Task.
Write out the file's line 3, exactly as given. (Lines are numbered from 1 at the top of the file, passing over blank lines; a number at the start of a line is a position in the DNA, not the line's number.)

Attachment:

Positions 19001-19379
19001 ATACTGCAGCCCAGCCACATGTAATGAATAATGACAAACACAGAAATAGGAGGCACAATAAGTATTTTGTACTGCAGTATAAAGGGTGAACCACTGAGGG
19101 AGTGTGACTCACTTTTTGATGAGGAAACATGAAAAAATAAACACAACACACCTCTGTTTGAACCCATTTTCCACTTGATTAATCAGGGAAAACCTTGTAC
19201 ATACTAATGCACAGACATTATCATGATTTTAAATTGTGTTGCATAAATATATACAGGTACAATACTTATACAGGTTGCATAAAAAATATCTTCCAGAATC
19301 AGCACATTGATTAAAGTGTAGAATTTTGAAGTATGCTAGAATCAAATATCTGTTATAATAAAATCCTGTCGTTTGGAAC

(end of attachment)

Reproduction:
19101 AGTGTGACTCACTTTTTGATGAGGAAACATGAAAAAATAAACACAACACACCTCTGTTTGAACCCATTTTCCACTTGATTAATCAGGGAAAACCTTGTAC